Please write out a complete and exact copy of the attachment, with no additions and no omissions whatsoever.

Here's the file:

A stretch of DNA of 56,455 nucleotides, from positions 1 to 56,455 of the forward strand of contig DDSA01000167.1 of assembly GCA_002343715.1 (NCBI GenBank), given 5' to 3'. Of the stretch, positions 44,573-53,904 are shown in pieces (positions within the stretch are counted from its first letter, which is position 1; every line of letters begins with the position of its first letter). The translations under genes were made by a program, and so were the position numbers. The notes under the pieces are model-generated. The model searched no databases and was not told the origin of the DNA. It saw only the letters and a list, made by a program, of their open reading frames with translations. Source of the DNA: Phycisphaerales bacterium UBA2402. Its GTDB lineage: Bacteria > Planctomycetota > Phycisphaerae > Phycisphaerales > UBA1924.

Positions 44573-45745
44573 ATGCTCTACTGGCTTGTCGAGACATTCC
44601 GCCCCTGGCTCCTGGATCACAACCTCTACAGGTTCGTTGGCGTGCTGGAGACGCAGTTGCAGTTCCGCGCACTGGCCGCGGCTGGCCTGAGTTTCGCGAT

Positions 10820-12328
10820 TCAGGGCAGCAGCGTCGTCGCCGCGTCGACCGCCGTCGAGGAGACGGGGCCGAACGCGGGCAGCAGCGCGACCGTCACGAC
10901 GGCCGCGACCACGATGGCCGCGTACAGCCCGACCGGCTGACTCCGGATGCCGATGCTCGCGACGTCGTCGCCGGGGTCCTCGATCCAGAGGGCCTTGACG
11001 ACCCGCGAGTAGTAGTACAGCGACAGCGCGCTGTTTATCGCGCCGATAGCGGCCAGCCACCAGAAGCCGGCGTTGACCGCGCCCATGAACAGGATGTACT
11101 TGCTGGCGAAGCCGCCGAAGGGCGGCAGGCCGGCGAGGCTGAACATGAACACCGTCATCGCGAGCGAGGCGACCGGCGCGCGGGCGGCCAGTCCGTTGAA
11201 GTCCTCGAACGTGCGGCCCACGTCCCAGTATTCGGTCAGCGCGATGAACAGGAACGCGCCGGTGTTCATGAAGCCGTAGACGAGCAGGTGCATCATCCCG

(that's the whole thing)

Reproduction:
A stretch of DNA of 56,455 nucleotides, from positions 1 to 56,455 of the forward strand of contig DDSA01000167.1 of assembly GCA_002343715.1 (NCBI GenBank), given 5' to 3'. Of the stretch, positions 44,573-53,904 are shown in pieces (positions within the stretch are counted from its first letter, which is position 1; every line of letters begins with the position of its first letter). The translations under genes were made by a program, and so were the position numbers. The notes under the pieces are model-generated. The model searched no databases and was not told the origin of the DNA. It saw only the letters and a list, made by a program, of their open reading frames with translations. Source of the DNA: Phycisphaerales bacterium UBA2402. Its GTDB lineage: Bacteria > Planctomycetota > Phycisphaerae > Phycisphaerales > UBA1924.

Positions 44573-45745
44573 ATGCTCTACTGGCTTGTCGAGACATTCC
44601 GCCCCTGGCTCCTGGATCACAACCTCTACAGGTTCGTTGGCGTGCTGGAGACGCAGTTGCAGTTCCGCGCACTGGCCGCGGCTGGCCTGAGTTTCGCGAT

Positions 10820-12328
10820 TCAGGGCAGCAGCGTCGTCGCCGCGTCGACCGCCGTCGAGGAGACGGGGCCGAACGCGGGCAGCAGCGCGACCGTCACGAC
10901 GGCCGCGACCACGATGGCCGCGTACAGCCCGACCGGCTGACTCCGGATGCCGATGCTCGCGACGTCGTCGCCGGGGTCCTCGATCCAGAGGGCCTTGACG
11001 ACCCGCGAGTAGTAGTACAGCGACAGCGCGCTGTTTATCGCGCCGATAGCGGCCAGCCACCAGAAGCCGGCGTTGACCGCGCCCATGAACAGGATGTACT
11101 TGCTGGCGAAGCCGCCGAAGGGCGGCAGGCCGGCGAGGCTGAACATGAACACCGTCATCGCGAGCGAGGCGACCGGCGCGCGGGCGGCCAGTCCGTTGAA
11201 GTCCTCGAACGTGCGGCCCACGTCCCAGTATTCGGTCAGCGCGATGAACAGGAACGCGCCGGTGTTCATGAAGCCGTAGACGAGCAGGTGCATCATCCCG